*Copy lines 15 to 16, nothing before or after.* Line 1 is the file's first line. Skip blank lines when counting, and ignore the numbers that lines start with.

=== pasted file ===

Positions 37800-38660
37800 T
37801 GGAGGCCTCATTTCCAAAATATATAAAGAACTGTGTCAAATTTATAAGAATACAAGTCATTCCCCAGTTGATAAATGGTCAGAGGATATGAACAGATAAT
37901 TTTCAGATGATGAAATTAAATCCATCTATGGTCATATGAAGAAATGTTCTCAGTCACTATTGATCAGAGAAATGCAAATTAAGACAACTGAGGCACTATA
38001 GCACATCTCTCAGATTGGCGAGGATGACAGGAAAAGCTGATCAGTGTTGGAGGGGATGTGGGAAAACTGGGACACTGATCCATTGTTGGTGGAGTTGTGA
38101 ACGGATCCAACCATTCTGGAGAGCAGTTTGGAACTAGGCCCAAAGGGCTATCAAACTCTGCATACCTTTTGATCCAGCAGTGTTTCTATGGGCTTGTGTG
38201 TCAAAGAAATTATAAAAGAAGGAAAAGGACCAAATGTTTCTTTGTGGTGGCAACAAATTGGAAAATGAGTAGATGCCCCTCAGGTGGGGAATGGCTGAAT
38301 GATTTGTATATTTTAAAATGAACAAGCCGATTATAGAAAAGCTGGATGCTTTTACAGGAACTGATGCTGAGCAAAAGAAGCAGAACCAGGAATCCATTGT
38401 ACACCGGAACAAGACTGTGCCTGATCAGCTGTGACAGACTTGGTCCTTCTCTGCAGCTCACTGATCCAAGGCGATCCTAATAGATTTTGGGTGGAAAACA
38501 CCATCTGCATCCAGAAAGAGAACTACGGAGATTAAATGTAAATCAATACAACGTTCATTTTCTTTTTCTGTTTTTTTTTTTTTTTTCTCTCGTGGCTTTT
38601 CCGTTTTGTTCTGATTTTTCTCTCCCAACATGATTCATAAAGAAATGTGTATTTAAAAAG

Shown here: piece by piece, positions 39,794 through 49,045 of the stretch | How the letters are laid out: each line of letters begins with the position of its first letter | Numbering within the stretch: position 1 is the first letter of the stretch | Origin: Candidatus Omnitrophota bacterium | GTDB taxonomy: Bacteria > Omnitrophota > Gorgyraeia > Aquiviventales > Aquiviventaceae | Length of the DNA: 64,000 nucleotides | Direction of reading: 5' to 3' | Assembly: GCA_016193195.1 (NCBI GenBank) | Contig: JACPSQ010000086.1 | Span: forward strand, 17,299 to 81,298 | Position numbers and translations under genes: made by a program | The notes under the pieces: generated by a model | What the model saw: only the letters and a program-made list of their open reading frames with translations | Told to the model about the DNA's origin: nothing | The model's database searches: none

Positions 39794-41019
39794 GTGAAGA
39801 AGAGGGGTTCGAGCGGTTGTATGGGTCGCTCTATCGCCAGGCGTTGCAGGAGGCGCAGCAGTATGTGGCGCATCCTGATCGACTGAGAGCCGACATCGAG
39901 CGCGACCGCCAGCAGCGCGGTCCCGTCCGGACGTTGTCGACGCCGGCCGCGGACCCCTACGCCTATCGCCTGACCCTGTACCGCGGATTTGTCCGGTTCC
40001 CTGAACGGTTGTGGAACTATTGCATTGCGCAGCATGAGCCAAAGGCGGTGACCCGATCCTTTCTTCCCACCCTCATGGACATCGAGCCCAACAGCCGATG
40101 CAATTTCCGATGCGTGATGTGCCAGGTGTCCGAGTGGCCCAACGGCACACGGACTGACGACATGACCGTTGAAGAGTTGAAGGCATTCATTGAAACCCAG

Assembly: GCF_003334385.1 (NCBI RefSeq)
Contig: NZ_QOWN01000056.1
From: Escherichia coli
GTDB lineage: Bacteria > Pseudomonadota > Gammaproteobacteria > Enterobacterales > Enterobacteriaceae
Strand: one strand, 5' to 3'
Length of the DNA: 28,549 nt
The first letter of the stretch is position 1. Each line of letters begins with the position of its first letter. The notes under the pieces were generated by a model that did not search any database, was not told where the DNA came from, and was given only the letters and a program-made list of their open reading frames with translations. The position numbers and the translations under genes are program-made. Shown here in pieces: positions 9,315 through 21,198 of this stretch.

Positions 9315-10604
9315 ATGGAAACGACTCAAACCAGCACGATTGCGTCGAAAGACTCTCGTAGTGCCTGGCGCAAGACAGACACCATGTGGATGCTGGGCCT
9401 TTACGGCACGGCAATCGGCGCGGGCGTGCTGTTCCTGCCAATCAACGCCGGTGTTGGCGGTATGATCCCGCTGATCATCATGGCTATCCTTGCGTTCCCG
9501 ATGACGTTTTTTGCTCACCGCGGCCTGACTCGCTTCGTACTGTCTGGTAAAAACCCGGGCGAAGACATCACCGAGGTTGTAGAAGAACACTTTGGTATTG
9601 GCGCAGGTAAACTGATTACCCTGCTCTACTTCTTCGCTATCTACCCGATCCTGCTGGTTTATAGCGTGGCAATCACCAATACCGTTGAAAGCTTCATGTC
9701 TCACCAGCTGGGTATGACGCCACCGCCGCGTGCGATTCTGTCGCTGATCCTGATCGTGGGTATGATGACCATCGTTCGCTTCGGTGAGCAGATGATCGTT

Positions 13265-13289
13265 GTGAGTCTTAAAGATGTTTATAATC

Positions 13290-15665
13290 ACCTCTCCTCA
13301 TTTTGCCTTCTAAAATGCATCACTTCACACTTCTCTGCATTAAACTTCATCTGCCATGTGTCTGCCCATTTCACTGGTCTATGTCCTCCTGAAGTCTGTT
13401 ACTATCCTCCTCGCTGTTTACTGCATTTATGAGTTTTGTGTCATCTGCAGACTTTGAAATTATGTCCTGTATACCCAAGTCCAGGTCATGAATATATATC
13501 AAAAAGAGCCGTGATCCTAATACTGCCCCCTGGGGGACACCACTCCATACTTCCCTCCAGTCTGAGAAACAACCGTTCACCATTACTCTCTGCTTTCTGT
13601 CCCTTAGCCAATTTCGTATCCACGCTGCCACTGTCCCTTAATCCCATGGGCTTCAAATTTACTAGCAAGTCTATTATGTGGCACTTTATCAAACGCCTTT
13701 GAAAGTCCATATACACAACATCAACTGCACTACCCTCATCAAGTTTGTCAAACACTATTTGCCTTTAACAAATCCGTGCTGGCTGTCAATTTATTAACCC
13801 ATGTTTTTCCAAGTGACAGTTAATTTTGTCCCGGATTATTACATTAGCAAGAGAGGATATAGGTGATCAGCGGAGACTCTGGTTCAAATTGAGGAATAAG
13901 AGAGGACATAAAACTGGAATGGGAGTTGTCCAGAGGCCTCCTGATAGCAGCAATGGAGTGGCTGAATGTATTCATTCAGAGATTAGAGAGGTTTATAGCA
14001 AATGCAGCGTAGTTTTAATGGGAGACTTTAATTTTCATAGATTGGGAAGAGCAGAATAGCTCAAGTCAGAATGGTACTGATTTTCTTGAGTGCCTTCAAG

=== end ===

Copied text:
39801 AGAGGGGTTCGAGCGGTTGTATGGGTCGCTCTATCGCCAGGCGTTGCAGGAGGCGCAGCAGTATGTGGCGCATCCTGATCGACTGAGAGCCGACATCGAG
39901 CGCGACCGCCAGCAGCGCGGTCCCGTCCGGACGTTGTCGACGCCGGCCGCGGACCCCTACGCCTATCGCCTGACCCTGTACCGCGGATTTGTCCGGTTCC